Monday, 24 June 2013

Sweet morning... sour morning

This morning

The boys got up without any nagging. Tigs only had to be reminded once to lay the table for breakfast (he does that job while Pup does his physio, which in the mornings is breathing exercises) Both finished breakfast in good time and didn't chatter. They did teeth, hair etc really quickly (Tigs only had to be reminded twice) Both packed their bags and got their scooters out without being asked. And Pup remembered  to relock the shed and the back door.
No-one shouted, no-one had a tantrum (not even me). The sad bit was that no-one remembered to say "well done" to the boys for doing so well. Must tell them tonight, and report to Daddy (in their hearing of course) how good they were. I must do that. It is so easy to take good behaviour for granted.

So the day had a great start.


When I got to school Tigs teacher Mrs M. caught me to update me on Tigs IEP - Individual Education Plan. An IEP or Individual Education Plan is a programme designed for children with special educational needs (SEN) to help them to get the most out of education. 

No-one has ever told me that Tigs has special needs. No-one. I didn't know he had an IEP. 

I did mention to Mrs M. that we should have been told. I was biting my lip very hard so I do not think she realised that I was absolutely fuming (although the steam exploding from my ears may have been a clue) I don't know where to start complaining. I am very aware that Tigs is not a good 'fit' in school.That his excess energy and poor concentration make him a difficult child to manage in a class of 30 kids. But that isn't his problem, it's theirs. I know he is behind in some areas. I do not think he is seriously behind. He is a child that will learn only on his terms and when he is ready, which makes teaching him a big challenge. He is also very ahead in some areas. When the SENCO was speaking to Himself the other day she told him that she had  visited Tigs class recently and heard him reading, and she was genuinely impressed at how good his reading level is, not just how well he read but also how much he understood.

Now I am trying to decide where to go, how to handle this situation. One problem is that the teachers were told to 'back off' from us a few months back, because I told school that I was struggling badly at home and couldn't cope with too many school problems. But it would have been a basic courtesy to send us a brief email to tell us that Tigs had an IEP. Maybe?

Mrs M expected me to sign off Tigs IEP on the spot. I refused. I asked her for a copy to take home. I'll  read it, and then...   we will see.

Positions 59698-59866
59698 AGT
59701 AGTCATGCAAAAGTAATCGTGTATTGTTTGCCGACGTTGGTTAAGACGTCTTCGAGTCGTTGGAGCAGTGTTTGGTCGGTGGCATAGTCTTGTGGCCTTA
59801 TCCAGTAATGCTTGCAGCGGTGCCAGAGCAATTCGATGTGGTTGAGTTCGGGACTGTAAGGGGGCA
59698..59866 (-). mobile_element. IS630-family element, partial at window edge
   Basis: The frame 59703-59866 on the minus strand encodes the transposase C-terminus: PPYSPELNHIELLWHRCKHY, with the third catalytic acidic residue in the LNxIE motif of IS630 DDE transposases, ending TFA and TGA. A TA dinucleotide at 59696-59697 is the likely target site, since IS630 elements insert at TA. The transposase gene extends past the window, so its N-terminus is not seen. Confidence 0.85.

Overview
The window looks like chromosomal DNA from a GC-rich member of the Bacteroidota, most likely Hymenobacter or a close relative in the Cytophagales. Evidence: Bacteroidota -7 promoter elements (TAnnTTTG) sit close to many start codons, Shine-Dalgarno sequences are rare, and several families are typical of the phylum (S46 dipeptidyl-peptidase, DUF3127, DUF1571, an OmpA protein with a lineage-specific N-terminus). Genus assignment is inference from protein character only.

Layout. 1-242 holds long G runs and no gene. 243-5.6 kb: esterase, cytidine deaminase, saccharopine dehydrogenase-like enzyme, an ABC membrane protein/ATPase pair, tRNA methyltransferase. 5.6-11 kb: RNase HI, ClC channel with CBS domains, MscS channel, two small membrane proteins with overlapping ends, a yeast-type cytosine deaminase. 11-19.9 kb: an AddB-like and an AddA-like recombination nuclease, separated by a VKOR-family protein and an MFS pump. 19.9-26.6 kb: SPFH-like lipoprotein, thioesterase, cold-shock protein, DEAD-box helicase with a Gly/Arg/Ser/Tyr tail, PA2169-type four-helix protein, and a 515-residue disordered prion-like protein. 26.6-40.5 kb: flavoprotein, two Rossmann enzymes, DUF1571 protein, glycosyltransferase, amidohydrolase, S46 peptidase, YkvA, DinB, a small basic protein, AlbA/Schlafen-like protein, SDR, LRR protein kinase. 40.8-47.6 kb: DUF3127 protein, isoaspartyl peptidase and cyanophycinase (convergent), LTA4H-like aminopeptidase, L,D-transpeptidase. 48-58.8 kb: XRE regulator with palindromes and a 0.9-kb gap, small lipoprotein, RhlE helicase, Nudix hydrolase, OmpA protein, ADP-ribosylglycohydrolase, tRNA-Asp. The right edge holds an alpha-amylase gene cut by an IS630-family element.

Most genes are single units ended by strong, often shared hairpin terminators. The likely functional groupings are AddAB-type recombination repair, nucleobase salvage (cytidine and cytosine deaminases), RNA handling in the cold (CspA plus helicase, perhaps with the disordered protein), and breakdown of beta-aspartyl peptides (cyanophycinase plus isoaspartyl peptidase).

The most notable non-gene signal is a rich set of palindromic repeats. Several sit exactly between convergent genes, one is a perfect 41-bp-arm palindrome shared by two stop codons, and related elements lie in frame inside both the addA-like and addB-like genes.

Saturday, 15 June 2013

Adoption Memories.

There was a message on our old answerphone, that I couldn't bring myself to delete. Until we replaced the phone about two years ago it stayed there. I think it's still stored in a box in our attic. It was from to me Himself, who had been rung at work by Pup's social worker It was a very simple message. "Skye just rung me - she said "It's Yes" !"
Yes to our status as parents. We'd been matched. Pup was ours. We had a little boy. It was the end of 3 years of waiting. The beginning of 3 months of frantic preparation, planning and introductions. The beginning of something very scary and very exciting.

There is a battered old envelope in Tigs memory box that I won't throw away. It's a record of an unexpected phone call from a social worker at 'Royston Vasey', the boys birth town. She told me that Pup's birth grandma wanted us told that his birth mum had just had a new baby boy. She had very few details, but she told me that the baby, named 'Tigs', was healthy (no CF!) and  had been taken straight into foster care. We hadn't even known Pups birth mum was pregnant. I  was in a total flap, and couldn't find anything to write on in a hurry except this envelope, I scribbled down Tigs name, birth date and weight. Then just I sat down and shook - with excitement  / fear / anticipation - I don't know what I was feeling, except maybe 'is this for us?' and how perfect it would be for Pup (and the rest of us) if it was....... 
The beginning of another chapter.

Monday, 10 June 2013


Pollen count 6 trillion parts per million tonight. Not had such a bad time since I was a teen.

Miserable, Whinge. Moan. I'll even go as far as to Grump.

Havn't even got the brainpower to worry about the kids, the mother, my nieces who are in mid exam season, our sad little poorly cat or even the News.

Saturday, 8 June 2013


  Feeding is a great big raw painful area in our house. Pup and food do not go together and it has been a massive issue to us over the years he's been with us.

Pup was 20 month old when he came to us. He wasn't eating, apart from some starter baby food with no lumps. He had severe reflux, and could be sick at the drop of a hat. So he was surviving almost completely on infatrini, a milk designed for babies who fail to thrive. He had no appetite, his foster carers told us that as a baby he'd almost never cried - he never got hungry. They had struggled to get weight on him, and in their busy household the easiest way was milk. So each mealtime he had a bottle of milk followed by whatever he would eat.

  For the next two years feeding Pup became a nightmare for us. I dreaded all mealtimes. They often took over an hour I was frequently reduced to tears by the horrendous battles we had to get any sort of nutrition at all into Pup. I felt like a total failure as a mother - after all isn't feeding your kids a primary pat of the job? I was obsessional. I had plans to be such a good Mum, and when our little boy arrived I couldn't even feed him.

  Where do I start in describing his feeding problems? He didn't know how to eat. He didn't want to eat. He had missed a lot of developmental milestones concerned with feeding. he didn't know how to swallow more than tiny morsels. And he didn't care. He would keep food in his mouth like a hamster. I've seen a lump of banana stay in his mouth for over an hour, he could stuff his cheeks. He was also grieving his foster family and dealing with attachment stuff and insecurities that can make feeding a big issue in a healthy child. He had no interest in feeding himself; we were feeding him for months. 

  And he had Cystic Fibrosis. He had a body that was less efficient at digesting food, that struggled to gain weight. His calorie requirements were higher than other peoples. We kept taking him to clinics where the Doctors and dietitians would obsess about his weight and what he was eating. It didn't make for happiness. Threats of feeding tubes hung over us. We saw being tube fed as a failure. Also the Doctors would not recommend he get a tube unless he lost more weight - and he was (and still is) just about maintaining his weight enough. So, we could take the pressure off, let him eat or not eat as he liked, knowing he would lose weight... and get a gastric tube. But the risk was too great CFers can lose weight terrifyingly fast. And there is a very strong (and not well understood) link in CFers between being underweight and lung infections - which could be fatal to him.